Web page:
I’m thinking of having a t-shirt made up for my daughter, but for me to wear. It would say something like: “She Won’t Let Me Comb Her Hair.”
It wouldn’t be suitable for Sundays, of course, but I think it would help with those occasional trips to the mall or the grocery store when I have to take her out in public and She Won’t Let Me Comb Her Hair.
Yes, I know my daughter’s hair looks like a cat has been sucking on the ends. This just wasn’t the hill I chose to die on this morning.
Depending on our degree of lateness, I can sometimes coax her to let me at least work through the worst of the tangles, but usually this means she wants to help. “Me!” she insists, taking her blue plastic comb and a hank of her own hair, and sawing at it. This in part explains where the tangles come from. Then, too, she cannot resist putting her hands in her hair. As it is being combed.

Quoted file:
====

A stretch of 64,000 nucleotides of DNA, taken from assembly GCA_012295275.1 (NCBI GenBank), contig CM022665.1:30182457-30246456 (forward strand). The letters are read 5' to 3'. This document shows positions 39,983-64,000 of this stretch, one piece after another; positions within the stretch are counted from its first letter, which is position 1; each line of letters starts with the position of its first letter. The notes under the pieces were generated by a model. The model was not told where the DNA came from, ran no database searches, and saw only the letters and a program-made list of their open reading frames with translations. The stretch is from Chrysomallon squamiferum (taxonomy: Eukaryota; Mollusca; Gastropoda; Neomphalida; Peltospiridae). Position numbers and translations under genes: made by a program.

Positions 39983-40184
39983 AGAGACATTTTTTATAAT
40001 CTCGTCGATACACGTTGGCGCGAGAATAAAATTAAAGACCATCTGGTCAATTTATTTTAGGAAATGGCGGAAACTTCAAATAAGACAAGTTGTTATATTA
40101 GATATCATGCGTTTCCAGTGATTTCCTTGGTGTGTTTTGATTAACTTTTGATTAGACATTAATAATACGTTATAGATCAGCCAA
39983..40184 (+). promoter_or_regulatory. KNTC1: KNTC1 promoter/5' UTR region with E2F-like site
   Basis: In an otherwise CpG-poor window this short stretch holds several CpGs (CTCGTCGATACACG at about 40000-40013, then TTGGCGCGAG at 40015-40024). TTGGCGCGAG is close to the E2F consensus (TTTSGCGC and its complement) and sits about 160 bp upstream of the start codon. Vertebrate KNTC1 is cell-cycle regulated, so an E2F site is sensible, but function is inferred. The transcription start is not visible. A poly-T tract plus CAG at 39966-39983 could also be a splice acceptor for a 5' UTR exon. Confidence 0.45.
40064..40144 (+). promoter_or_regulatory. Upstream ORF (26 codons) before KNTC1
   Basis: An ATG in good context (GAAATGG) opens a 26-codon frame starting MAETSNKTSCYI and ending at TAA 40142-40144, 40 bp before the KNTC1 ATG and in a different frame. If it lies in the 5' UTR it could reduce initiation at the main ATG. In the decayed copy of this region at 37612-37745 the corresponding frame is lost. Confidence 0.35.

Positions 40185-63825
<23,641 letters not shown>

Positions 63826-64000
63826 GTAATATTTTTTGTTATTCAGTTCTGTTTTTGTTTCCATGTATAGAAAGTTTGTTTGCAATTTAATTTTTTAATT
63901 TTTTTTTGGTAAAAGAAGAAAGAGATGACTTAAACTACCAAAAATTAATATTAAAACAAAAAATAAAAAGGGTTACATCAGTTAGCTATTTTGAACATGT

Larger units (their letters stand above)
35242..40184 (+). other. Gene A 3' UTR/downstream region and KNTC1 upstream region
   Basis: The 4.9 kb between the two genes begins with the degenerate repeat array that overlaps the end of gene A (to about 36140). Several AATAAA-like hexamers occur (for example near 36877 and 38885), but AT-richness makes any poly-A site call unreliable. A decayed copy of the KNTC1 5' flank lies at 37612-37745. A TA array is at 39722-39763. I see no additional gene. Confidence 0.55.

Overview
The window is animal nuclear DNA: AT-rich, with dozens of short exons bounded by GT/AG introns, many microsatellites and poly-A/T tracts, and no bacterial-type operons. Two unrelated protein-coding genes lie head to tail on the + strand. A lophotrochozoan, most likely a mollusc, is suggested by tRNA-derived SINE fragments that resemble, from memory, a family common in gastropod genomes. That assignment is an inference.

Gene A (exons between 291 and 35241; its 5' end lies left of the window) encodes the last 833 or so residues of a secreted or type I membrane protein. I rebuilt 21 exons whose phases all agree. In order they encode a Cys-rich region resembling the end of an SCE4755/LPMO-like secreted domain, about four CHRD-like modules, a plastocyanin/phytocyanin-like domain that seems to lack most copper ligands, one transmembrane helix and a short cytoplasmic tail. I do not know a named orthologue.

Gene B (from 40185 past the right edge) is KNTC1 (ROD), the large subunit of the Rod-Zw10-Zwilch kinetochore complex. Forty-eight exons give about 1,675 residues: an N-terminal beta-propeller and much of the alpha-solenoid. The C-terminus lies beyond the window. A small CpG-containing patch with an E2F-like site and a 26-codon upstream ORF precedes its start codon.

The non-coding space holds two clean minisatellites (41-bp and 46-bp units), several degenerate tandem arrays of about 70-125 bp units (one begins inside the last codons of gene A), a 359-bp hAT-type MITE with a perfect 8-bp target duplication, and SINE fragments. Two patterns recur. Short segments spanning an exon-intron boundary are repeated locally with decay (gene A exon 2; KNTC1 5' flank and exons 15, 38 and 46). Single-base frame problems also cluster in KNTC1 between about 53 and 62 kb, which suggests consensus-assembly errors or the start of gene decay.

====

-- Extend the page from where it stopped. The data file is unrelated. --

She has no less than seven different sizes of clip, barrette and ponytail holder provided by her mother and both grandmothers. And she will tolerate a small (ineffectual) clip or decorative bobby pin for a few hours on school days, but I nearly always find them in her cubby when I pick her up in the afternoon. One day last week, after school, I went looking for the pin she had worn and found it still dangling in her hair, near her chin.
A decade from now, or maybe less, when she has become as picky about her hair as she already is about her shoes, when she looks at old pictures of herself and asks why her hair was always so untidy, I will place my hands (gently) on either side of her precious head, mess it all up and say, “I do it! I Do It! IDOIT!!”
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